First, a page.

Galatians 4:21 to Galatians 5:1. The new thing he tries is an allegorising spiritualising application of an OT story. Slave-born Ishmael mocked (Genesis 21:10*) free-born Isaac, and the son of the slave was righteously cast out. God means us to learn from this! Once more it is claimed that the OT supports Paul. A second quasi-allegory is intertwined with the first. According to later Jewish theology, the real Jerusalem, like all other sacred things, existed originally in heaven. And according to Paul the material or earthly Jerusalem, which rejects Jesus and clings to Law, is in hopeless bondage. Isaiah 54:1 must refer to the heavenly Jerusalem, partially manifested in the NT Church. Once more then, choose—between Christ and Law; Ishmael and Isaac; the true Jerusalem and the sham. Nay, they have chosen. Let them stand by their good choice! Let them not frustrate Christ's design (Galatians 5:1 mg.).
[Galatians 4:25. The meaning is apparently that the word "Hagar" is in Arabia used for Mt. Sinai. That this is philologically uncertain is no proof that Paul did not mean this. It gives an excellent sense, for it justifies the equation of Hagar with the Sinaitic covenant. Paul may say "in Arabia" rather than in the Arabian language, because he is referring to a local usage. If mg. gives the correct text, it is probably a gloss. An interesting suggestion has been made to the effect that the verb rendered "answereth to" means "has the same numerical value as." The Gr. words rendered "Hagar Sinai" = 1365, "the Jerusalem that now is" = 1364. But the Alpha in the former equation has to mean both 1 and 1000, there is a difference between the totals, and there is no indication of this sense in the passage. The verb means "is in the same category with."—A. S. P.]
Galatians 5:2-12. Final emphatic statement of the dilemma, Christ or circumcision. Paul, speaking with all authority—in spite of false inferences drawn from his circumcising Timothy (Galatians 5:11) and in spite of probable evasions on the part of the Judaizers—testifies that those circumcised on religious grounds must keep the whole Law. More important still, in accepting such a rite as necessary to salvation, one renounces Christ; to whom all Christians taught by the Spirit look in faith for the sentence of justification at the great day of judgment. Not that, as an external inherited rite, circumcision is a matter of any consequence. Neither it nor uncircumcision (cf. Galatians 6:15, 1 Corinthians 7:19). Faith is all, and faith works through love. ("Working" (Galatians 5:6) is theologically, and by analogy of Paul's language elsewhere, preferable to mg. "wrought.") They had known this and acted accordingly. Who—the word (as at Galatians 3:1) is singular—had arrested their progress? A "persuasive" influence on the wrong side (cf. Galatians 1:10), assuredly not from God. Is the small knot of errorists really to leaven the whole community? (Best taken as a question; so, but differently, 1 Corinthians 5:6.) Paul at least is confident of a better issue, through Christ's grace; the leader—we have no light at all on his identity—will have a terrible punishment Divinely appointed him. Do any pretend that Timothy's circumciser is himself, when it suits his book, a preacher of circumcision? Facts prove the opposite; he is persecuted. Christian doctrine proves the opposite; all true Christians preach the Cross—an insuperable stumbling-block (cf. 1 Corinthians 1:23) to the unregenerate Jewish mind. Pity that these fanatics for a surgical operation would not carry it further and castrate themselves (mg.) like some of the heathen of Asia Minor.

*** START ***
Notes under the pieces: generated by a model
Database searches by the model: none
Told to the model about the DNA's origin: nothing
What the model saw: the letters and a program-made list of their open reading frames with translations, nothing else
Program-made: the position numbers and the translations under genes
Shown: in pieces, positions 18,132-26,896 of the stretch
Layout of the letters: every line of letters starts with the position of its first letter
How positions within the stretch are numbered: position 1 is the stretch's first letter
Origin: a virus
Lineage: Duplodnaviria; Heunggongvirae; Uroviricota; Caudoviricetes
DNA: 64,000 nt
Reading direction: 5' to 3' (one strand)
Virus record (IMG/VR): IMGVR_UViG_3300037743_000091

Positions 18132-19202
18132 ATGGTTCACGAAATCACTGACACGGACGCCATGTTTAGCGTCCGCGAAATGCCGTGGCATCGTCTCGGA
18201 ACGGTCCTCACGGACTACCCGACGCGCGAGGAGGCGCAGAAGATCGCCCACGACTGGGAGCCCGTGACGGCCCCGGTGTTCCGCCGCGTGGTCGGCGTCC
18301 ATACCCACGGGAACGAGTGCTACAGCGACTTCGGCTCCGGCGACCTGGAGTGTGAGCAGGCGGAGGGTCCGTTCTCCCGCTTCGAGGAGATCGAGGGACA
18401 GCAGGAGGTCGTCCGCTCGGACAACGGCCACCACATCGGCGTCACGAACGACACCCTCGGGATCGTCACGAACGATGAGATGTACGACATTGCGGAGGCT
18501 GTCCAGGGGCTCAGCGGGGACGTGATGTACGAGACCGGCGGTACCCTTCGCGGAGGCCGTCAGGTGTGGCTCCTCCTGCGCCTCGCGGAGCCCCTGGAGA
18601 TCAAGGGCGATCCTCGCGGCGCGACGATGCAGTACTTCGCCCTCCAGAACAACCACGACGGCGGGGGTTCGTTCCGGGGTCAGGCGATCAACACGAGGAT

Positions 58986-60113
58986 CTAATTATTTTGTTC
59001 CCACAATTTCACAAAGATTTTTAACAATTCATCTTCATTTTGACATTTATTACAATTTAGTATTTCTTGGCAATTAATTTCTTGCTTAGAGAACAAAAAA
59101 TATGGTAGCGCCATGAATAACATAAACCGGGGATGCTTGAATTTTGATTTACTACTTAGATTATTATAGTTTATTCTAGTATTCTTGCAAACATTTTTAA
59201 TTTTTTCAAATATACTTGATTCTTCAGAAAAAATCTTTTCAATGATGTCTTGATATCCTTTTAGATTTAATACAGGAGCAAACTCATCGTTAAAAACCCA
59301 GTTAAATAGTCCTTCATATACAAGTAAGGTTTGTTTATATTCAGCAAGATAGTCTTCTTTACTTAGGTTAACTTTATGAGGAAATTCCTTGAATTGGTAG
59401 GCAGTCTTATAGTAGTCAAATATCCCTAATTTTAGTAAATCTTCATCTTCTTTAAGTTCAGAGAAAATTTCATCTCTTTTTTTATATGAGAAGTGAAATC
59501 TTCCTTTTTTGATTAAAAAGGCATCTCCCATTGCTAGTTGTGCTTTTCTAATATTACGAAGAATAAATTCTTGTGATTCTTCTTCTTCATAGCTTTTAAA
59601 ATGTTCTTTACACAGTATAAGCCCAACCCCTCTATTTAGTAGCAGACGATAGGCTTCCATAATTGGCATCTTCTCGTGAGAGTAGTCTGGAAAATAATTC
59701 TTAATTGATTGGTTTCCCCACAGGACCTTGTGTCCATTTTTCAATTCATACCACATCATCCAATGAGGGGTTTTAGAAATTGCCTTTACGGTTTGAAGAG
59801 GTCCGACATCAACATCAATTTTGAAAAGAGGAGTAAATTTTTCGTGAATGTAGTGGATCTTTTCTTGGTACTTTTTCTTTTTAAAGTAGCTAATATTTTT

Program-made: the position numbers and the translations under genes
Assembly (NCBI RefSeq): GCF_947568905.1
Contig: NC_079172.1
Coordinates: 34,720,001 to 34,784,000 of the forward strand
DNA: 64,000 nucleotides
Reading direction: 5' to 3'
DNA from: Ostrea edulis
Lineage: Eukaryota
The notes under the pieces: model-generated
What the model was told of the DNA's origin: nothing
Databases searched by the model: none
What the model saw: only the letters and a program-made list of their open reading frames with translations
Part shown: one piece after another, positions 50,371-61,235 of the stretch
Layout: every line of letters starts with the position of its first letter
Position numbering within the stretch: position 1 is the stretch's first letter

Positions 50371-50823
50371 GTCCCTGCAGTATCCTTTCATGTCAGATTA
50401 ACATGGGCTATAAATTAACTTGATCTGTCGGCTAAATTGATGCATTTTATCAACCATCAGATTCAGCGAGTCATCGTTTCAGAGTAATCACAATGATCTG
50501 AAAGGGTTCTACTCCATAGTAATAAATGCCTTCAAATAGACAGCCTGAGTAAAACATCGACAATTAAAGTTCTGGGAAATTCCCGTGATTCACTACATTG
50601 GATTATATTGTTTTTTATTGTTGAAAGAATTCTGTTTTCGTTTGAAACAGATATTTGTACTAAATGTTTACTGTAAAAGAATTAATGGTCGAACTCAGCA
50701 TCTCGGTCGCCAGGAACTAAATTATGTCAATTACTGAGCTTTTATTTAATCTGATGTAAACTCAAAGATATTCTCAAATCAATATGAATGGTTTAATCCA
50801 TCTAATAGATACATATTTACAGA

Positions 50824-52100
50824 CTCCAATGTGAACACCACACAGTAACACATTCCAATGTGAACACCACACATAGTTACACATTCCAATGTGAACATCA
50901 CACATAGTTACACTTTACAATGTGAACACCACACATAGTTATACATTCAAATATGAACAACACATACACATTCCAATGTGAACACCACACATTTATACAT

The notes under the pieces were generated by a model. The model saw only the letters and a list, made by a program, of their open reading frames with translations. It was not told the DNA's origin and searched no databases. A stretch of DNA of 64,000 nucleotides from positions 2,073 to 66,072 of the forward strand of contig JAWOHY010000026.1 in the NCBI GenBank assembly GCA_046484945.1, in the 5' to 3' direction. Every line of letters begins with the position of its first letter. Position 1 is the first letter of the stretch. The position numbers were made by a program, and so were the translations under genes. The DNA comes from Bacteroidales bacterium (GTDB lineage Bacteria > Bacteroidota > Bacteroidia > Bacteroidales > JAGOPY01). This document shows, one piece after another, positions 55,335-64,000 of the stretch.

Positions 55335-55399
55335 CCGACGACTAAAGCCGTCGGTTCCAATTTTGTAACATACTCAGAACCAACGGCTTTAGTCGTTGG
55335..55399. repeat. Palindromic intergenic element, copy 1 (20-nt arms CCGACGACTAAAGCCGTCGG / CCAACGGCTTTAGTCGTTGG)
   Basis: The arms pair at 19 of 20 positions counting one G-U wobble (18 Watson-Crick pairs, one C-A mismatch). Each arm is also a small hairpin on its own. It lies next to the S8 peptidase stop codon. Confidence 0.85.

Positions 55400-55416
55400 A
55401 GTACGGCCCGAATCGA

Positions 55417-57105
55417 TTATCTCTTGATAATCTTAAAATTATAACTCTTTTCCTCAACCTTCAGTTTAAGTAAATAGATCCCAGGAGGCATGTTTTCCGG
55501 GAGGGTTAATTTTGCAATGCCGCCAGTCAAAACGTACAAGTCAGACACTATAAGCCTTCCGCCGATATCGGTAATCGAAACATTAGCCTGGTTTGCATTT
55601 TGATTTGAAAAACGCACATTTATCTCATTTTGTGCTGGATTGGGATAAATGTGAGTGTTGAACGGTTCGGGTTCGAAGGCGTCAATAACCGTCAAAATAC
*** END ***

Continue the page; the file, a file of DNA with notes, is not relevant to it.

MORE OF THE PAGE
Galatians 5:13-15. First safeguard. They are free indeed, and as Christians are done with Law; but love will save them from indulging lower impulses. Love (as Jesus taught, Mark 12:31 and parallels) includes everything (more fully Romans 13:9 f.). Paul fears cruel partisanships in Galatia—love will prove a remedy.
Galatians 5:16-24. Second safeguard—the Spirit; a source not only of trust in God, but of moral activity. Spirit and "flesh," the renewed nature and the lower nature of man, are flatly antagonistic; we "cannot" but be thwarted on one side or other. (In strict classical grammar, Galatians 5:17 d means "in order that," etc., and ought to refer to a Divine appointment. If that be the meaning here, it is best to regard "for these . . . other" as a parenthesis, and to take the Divine purpose to be "We must not obey our lower promptings." But it is not certain that Paul's grammar is strictly classical.) If we are true to the promptings of the renewed nature, Law has no charge to bring against us.
Galatians 5:19. the works of the flesh include much besides sensuality. From the very first (Galatians 5:21) Paul must have warned inquirers and converts against bad lives. Per contra (Galatians 5:22) the fruit (not, as often misquoted, "fruits") of the Spirit grows out of a renewed heart, and includes "love . . . fidelity . . . self-control."—against such: Paul knows of a law which says "Do this and live" (Galatians 3:12); but he usually thinks of the Law as saying, "Thou shalt not" (Romans 7:7), and as a gigantic enemy. The true Christian has no such enemy to fear. He has broken once for all with reigning sin.
Galatians 5:13 to Galatians 6:10. Practical appendix to the epistle; in the form of "guarding" the doctrine of free grace against antinomian abuse.
Galatians 5:25 f. Though RV marks a new paragraph, and different language is employed, these verses scarcely add anything to the thought. They name no fresh safeguard, but recapitulate Galatians 5:16-24 with strengthened emphasis (recalling Galatians 5:15) on the danger of quarrels.
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Peake, Arthur. "Commentary on Galatians 5". "Arthur Peake's Commentary on the Bible ". https://www.studylight.org/
the Second Week after Epiphany